Perth residents will have the opportunity to trial battery storage technology in an extension of Synergy and Western Power’s Australian-first PowerBank trial.
Eligible homes in Ellenbrook can now apply to take part in the PowerBank 2 trial and virtually store their energy from their solar panels.
Following the success of the initial trial in Meadow Springs in 2018, the trial was also extended into the neighbouring Peel region suburb of Falcon in November 2019.
PowerBank is the first time in Australia that a utility-scale battery has been integrated into an already-established major metropolitan network and provides an alternative storage option for residents.
Customers on the original trial in Meadow Springs collectively saved around $11,000 off their power bills.
As part of the trial, a 116kW (464kWh) Tesla battery has been connected to the electricity grid in both Ellenbrook and Falcon, allowing households with rooftop solar panels to optimise their existing solar generation by virtually storing excess energy.
Each customer participating in the 24-month PowerBank 2 trial will have a choice of either 6kWhs or 8kWhs of virtual storage, at a cost of $1.60 or $1.90 per day respectively, for the excess power generated during the day from their solar PV systems.
They will then be able to draw electricity back from the PowerBank during the afternoon and evening peak time without having to outlay upfront costs for a behind-the-meter battery storage system.
Synergy CEO Jason Waters said the importance of Synergy and Western Power joining forces to develop the PowerBank trials cannot be underestimated, as it provides valuable learnings as to how battery storage technology can be beneficial to customers.
“There is so much to learn about how to integrate battery storage technology into the sector, as we move away from the traditional centralised generation and network model, to a future that increasingly incorporates distributed energy resources, such as battery storage deployed at individual customer and community-scale levels,” Mr Waters said.
“We know more of our customers want to know how they can benefit from battery storage technology in the future and want Synergy to partner with them directly to find solutions.”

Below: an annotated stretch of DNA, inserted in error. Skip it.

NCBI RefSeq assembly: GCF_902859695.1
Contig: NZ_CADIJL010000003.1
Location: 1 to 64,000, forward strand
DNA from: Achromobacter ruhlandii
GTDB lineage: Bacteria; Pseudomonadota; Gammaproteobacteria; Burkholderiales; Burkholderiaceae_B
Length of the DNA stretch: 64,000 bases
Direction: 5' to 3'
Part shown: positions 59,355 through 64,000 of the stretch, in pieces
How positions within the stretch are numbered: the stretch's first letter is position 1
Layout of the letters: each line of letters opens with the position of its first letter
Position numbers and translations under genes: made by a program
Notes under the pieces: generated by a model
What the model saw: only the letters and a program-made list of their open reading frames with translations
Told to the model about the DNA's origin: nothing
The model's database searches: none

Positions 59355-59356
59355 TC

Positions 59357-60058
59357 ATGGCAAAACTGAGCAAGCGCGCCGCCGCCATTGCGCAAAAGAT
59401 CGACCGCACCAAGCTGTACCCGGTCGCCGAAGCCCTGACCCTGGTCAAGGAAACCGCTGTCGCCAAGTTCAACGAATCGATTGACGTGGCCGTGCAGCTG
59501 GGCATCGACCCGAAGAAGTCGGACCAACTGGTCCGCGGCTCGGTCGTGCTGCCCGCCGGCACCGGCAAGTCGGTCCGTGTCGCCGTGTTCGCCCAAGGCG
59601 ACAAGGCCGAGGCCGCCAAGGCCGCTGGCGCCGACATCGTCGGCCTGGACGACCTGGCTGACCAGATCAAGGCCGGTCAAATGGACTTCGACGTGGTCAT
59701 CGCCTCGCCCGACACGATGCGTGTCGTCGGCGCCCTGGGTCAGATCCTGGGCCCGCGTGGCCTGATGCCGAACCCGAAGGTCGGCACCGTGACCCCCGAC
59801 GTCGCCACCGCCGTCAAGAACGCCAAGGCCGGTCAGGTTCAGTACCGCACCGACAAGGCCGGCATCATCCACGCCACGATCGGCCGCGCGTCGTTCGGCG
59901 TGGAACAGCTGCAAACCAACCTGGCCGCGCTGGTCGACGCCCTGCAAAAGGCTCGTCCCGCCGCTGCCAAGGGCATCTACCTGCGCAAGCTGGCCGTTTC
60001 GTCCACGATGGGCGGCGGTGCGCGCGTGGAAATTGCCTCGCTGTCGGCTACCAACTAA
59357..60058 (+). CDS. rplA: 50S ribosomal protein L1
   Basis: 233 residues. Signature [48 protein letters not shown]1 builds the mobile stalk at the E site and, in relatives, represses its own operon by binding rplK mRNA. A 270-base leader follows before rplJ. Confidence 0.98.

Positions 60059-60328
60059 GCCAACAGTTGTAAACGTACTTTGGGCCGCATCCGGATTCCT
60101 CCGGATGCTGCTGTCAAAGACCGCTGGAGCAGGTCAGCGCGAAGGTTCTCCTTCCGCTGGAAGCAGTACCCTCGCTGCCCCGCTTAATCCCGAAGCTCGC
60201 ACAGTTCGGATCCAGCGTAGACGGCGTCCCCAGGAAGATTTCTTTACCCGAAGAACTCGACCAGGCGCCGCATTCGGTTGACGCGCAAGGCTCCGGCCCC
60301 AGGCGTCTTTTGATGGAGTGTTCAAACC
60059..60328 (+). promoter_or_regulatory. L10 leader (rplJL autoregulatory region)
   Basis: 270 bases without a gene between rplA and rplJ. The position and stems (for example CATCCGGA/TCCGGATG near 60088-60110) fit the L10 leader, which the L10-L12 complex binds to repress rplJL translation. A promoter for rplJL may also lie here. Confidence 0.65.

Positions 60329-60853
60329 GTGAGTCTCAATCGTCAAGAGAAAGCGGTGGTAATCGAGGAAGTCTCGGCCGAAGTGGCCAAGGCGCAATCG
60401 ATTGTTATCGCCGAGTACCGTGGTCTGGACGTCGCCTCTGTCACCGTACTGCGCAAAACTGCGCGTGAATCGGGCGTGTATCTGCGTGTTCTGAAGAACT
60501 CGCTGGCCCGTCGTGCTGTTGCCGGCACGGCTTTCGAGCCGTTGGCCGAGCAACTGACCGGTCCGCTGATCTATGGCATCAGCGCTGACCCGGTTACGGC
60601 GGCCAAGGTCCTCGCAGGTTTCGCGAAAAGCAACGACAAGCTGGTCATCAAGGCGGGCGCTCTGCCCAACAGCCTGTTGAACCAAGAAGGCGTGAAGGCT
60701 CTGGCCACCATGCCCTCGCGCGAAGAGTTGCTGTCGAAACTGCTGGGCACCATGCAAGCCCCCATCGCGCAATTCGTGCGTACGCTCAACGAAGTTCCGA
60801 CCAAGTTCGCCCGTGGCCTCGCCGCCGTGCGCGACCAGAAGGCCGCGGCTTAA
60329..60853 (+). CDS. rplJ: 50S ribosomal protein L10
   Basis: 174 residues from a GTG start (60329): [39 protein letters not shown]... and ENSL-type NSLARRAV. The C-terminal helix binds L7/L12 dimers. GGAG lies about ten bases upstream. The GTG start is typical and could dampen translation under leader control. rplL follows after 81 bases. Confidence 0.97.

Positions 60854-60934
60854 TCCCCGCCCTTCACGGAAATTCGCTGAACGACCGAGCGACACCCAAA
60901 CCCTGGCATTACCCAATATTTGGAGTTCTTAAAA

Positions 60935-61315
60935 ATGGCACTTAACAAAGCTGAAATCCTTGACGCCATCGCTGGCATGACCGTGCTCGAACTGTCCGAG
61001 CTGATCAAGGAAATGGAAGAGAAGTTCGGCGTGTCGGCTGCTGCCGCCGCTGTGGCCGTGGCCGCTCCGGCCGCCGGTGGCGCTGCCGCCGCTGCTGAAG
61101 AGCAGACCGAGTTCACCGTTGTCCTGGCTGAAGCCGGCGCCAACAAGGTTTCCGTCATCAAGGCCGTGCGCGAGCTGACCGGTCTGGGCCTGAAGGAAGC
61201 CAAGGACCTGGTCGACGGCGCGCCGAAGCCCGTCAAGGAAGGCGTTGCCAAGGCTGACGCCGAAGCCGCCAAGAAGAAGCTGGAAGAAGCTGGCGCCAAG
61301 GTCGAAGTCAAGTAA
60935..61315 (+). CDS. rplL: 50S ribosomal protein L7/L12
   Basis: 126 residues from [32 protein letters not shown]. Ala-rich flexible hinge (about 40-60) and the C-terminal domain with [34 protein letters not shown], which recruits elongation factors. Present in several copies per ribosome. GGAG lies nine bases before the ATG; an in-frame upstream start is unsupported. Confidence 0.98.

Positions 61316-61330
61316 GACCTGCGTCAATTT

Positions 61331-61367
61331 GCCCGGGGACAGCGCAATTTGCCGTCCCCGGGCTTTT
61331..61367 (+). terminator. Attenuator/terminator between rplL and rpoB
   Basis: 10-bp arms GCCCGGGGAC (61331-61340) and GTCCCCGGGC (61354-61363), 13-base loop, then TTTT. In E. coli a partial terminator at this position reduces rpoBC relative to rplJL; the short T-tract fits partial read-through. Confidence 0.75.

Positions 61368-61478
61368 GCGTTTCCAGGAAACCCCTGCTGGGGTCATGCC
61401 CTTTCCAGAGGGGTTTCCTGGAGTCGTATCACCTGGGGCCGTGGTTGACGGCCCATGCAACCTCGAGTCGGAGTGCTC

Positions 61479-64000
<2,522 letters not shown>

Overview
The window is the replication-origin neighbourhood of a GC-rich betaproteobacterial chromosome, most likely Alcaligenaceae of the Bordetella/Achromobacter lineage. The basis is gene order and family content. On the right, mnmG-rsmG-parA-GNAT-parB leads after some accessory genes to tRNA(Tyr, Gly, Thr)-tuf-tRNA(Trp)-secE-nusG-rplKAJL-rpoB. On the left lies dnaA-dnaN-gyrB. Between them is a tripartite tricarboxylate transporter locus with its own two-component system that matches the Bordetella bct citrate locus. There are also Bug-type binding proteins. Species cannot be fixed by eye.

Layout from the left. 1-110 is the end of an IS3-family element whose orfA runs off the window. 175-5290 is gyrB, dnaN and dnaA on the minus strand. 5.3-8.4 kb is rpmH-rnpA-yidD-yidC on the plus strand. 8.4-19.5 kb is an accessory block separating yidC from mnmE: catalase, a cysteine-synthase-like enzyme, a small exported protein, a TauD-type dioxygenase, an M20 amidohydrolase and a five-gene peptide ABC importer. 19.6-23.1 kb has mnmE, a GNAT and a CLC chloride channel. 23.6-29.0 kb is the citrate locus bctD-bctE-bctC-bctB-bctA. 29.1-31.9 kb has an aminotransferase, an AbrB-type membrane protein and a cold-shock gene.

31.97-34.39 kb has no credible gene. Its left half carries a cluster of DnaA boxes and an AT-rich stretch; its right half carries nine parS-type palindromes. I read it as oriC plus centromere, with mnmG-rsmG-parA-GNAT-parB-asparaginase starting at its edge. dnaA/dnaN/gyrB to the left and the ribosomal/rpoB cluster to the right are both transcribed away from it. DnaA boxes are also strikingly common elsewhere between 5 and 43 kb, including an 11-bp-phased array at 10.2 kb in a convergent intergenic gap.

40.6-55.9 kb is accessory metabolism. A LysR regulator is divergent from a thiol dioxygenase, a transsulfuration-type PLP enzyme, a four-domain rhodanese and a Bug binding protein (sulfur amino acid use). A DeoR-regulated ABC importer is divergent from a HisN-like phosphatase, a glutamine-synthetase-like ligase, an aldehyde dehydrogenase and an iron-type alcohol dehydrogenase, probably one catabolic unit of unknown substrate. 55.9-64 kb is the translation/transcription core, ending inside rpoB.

“There is a natural link to their requirements, as they are already effectively selling their excess solar PV electricity output to Synergy through the Renewable Energy Buyback Scheme and buy electricity from the grid when their solar panels are no longer generating. We know those customers are seeking an alternative to store and use that excess energy, to help them manage their household energy consumption more efficiently.”
Western Power Chief Executive Officer (acting) Dave Fyfe said the investment in grid-connected community batteries, like the PowerBank trial, would continue as it delivered benefits beyond just battery storage.
“Community batteries don’t only provide immediate, cost-effective solar storage options, they also have a collective benefit of smoothing out power supply to all customers in the area and opening up the capacity for more solar to be installed in the future,” Mr Fyfe said.
“We are in the process of identifying several locations that will deliver almost immediate benefit from the installation of a community battery and we are working to roll out batteries to these areas by the middle of this year.”
There are no lock-in contracts for homes taking part in the trial, which will give greater flexibility and choice to customers in deciding how they meet their individual electricity needs.
Customers will be billed monthly and receive seasonal updates on the savings they are making under the trial, as well handy tips and information on how they can improve their energy use.